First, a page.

Historic meeting between PM and faith community leaders
To download this statement in PDF format, click here.
In an historic meeting in Sydney on Monday, Prime Minister Scott Morrison met with 21 leaders of major faith communities in Australia to discuss progress in the government’s plans to introduce a Religious Discrimination Bill later this year (see picture). The Jewish, Catholic, Anglican, Uniting Church, Hindu, Muslim, Buddhist, Greek Orthodox, Coptic, Assyrian and Melkite communities were among those represented at the meeting.
ECAJ co-CEO Peter Wertheim, who represented the Jewish community, hailed the meeting.
“There cannot be many other countries in the world in which the head of government can have a constructive conversation over one and a half hours with such a diverse range of faith community leaders on as sensitive a topic as religious freedom and discrimination,” he said.
“Each of us outlined what was of importance to our respective communities not only with regard to the proposed legislation but also in terms of Australia’s broader cultural attitudes with regard to religion”, Wertheim said.
“There was a large measure of agreement in the room about many of the principles that the government is grappling with in seeking a fair and workable balance between religious freedom and competing rights and freedoms. This sends a positive message to the world about how effectively Australia operates as a multi-faith and multicultural society”.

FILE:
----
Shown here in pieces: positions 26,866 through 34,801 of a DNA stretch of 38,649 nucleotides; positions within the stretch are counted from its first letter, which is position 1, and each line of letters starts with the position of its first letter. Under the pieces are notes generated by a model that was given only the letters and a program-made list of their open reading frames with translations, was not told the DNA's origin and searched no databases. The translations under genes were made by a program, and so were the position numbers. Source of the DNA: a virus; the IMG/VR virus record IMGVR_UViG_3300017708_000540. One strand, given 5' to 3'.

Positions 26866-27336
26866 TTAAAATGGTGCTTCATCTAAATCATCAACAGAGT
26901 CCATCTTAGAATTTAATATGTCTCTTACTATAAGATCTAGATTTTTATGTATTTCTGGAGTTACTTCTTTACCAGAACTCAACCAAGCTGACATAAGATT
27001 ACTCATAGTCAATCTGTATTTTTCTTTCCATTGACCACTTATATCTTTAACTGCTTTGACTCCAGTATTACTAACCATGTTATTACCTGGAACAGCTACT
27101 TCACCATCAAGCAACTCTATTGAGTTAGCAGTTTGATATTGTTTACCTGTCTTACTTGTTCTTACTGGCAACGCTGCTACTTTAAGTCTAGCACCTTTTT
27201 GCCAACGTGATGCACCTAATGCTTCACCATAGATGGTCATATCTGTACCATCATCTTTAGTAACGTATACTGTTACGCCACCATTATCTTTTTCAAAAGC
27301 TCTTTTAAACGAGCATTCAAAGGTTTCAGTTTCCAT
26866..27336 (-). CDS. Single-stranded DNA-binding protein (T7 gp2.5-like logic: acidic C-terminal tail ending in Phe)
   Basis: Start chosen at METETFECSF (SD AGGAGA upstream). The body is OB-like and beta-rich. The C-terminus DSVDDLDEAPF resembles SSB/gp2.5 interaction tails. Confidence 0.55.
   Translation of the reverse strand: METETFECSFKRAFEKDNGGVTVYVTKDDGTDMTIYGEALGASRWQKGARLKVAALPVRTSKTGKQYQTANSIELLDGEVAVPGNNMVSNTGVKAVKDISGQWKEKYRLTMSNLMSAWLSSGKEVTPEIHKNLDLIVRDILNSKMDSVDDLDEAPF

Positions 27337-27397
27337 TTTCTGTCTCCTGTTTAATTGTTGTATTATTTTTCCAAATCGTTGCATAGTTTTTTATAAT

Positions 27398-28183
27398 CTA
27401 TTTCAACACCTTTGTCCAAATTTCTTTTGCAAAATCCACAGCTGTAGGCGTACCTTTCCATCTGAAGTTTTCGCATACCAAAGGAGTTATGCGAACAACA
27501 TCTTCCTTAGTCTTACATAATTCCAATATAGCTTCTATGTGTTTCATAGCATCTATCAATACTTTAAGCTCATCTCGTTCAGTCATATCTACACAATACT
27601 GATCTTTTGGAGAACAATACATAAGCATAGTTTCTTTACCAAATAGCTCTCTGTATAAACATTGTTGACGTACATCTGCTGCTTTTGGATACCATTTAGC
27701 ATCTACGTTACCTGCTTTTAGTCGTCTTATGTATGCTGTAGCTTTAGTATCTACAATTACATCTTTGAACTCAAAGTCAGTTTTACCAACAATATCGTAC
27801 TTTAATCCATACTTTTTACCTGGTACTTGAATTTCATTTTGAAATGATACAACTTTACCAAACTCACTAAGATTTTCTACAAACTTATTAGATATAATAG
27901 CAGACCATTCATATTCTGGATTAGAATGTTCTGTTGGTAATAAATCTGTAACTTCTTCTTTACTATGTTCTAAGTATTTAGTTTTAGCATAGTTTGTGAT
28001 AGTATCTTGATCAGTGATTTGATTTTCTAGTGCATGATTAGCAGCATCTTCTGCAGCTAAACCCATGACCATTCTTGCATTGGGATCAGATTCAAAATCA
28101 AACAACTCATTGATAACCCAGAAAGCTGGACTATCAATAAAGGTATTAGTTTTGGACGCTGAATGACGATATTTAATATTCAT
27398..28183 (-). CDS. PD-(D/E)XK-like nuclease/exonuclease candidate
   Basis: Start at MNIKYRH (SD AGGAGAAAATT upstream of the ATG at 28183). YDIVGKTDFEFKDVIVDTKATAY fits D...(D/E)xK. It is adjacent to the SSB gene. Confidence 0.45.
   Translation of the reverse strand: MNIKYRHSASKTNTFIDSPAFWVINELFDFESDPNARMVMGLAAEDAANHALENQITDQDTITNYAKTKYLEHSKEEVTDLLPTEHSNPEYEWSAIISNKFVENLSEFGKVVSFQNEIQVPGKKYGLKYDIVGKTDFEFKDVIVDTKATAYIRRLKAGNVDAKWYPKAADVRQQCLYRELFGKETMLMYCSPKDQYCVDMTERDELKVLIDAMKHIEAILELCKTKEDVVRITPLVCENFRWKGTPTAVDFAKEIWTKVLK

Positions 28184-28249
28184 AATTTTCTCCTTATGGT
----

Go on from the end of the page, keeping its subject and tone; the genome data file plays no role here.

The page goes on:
Wertheim emphasised that the government is still working on the draft legislation, and that there will likely be further consultations as the process unfolds. “We all welcomed the Prime Minister’s assurance that the government is ‘not rushing this’ and will continue to proceed in a measured and considered way.”
“The Prime Minister praised the role that religious belief has played in community building”, Wertheim said. “From the tenor of his comments and responses to our concerns, I felt reassured that the rights and freedoms of people of faith to practise and preach their beliefs, and the rights and freedoms of faith-based schools and institutions to operate in accordance with their ethos, will continue to be protected in accordance with international norms”.